Chef Keith Geter didn't want to just make regular, old pancakes for the brunch crowd at Clancey. "I wanted something to share for the table rather than something for one person," he explains. "I wanted to do something different." So he thought, instead of making a stack of pancakes, why not make one fluffy, fat pancake? And with that, Clancey's fat pancake was created, an American brunch twist on a traditional French tarte tatin, a type of upside-down apple cake. "The carmelization of the apples comes from an old French method," explains Geter, adding, "but I use Kentucky bourbon instead of Calvados. Keep it somewhat American."
If you want to make what is essentially cake for breakfast at home, we're here for you. And chef Geter's recipe is actually fairly simple when you read the list of ingredients. You probably have most, if not all, of the items in your pantry (and liquor cabinet) already. The trick is in the the preparation, making sure the apples and sugar get cooked down and crusty without burning or sticking to the pan, and not setting the kitchen on fire with the bourbon.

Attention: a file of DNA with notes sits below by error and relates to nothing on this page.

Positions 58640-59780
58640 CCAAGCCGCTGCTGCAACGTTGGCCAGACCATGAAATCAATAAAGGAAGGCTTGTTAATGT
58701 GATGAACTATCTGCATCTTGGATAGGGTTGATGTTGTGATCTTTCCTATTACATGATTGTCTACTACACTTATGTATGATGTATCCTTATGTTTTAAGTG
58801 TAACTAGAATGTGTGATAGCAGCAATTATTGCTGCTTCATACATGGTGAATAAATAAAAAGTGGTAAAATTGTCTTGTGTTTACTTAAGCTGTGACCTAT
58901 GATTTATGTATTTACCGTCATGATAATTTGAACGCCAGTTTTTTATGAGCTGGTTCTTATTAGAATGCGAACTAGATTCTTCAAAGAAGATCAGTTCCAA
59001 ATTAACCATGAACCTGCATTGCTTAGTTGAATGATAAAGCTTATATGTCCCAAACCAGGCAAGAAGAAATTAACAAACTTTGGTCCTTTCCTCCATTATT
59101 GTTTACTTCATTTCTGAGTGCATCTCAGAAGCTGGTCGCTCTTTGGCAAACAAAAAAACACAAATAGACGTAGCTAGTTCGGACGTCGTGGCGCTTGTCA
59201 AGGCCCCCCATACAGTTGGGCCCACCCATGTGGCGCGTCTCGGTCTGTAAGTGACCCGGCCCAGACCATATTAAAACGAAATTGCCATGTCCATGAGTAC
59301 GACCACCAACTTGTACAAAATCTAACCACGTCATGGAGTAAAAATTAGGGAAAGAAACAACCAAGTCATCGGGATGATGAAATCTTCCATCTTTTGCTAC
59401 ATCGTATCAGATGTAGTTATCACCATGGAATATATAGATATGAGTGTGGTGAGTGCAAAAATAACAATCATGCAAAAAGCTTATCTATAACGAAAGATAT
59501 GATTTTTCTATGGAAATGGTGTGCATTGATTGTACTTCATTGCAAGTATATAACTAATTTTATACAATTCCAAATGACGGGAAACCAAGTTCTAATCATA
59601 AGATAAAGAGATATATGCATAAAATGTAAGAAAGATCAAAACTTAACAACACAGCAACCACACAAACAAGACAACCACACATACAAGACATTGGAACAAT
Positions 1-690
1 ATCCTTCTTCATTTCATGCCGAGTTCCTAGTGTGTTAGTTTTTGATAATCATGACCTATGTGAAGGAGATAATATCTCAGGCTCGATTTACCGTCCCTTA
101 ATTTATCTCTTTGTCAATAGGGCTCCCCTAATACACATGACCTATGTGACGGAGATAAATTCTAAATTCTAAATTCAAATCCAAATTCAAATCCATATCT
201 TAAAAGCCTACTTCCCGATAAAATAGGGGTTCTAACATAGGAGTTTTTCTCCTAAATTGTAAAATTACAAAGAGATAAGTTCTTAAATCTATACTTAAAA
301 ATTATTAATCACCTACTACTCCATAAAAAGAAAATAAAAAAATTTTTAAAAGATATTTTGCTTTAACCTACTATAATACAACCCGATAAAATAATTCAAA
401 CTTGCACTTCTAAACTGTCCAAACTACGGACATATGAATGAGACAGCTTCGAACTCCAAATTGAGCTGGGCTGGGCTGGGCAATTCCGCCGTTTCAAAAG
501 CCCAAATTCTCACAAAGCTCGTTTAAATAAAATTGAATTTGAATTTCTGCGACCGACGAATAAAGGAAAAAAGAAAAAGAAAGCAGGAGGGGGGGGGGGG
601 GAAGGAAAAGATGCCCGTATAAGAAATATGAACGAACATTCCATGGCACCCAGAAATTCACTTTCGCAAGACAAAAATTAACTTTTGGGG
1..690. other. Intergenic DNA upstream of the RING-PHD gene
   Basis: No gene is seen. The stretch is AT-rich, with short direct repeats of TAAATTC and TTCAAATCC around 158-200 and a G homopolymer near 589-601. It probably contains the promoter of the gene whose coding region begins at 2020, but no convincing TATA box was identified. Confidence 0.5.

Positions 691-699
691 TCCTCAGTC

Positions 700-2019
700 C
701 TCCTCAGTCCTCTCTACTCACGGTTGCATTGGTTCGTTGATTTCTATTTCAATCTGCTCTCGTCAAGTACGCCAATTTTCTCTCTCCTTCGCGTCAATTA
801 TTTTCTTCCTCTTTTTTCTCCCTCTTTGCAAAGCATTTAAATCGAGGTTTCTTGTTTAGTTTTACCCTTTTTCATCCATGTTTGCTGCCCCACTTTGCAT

"Don't pour the bourbon into the pan over the flame," reiterates Geter, but, he adds, "If it's not smoking, it ain't working. It needs the smoke."
So we went to Clancey on Manhattan's Lower East Side to see how this Fat Pancake gets made—and learned how to make this cake-for-breakfast at home.
Clancey's Fat Pancake
- Yields: 1 fat pancake
First, make the batter.
For the batter
Mix wet into dry, then let sit overnight.
Once the batter's ready, you're ready to make the Fat Pancake.
For the Fat Pancake
In a bowl add apples, granulated sugar, and melted butter. Toss apples to get sugar and butter to coat. Place apples in a very hot cast iron pan and stir quickly until caramelized.
Once caramelized, add bourbon and whole stick of butter to pan, then remove from stove. Let cool on a sheet pan.
Coat an 8-inch Teflon pan with non-stick spray. Add a spoonful of apples, a ladle of batter, another spoonful of apples, and place in oven at 350 degrees until cooked. To check, poke with a knife; when it comes out clean, it's done.
Flip onto plate, cover with caramel, and sprinkle with coarse sea salt.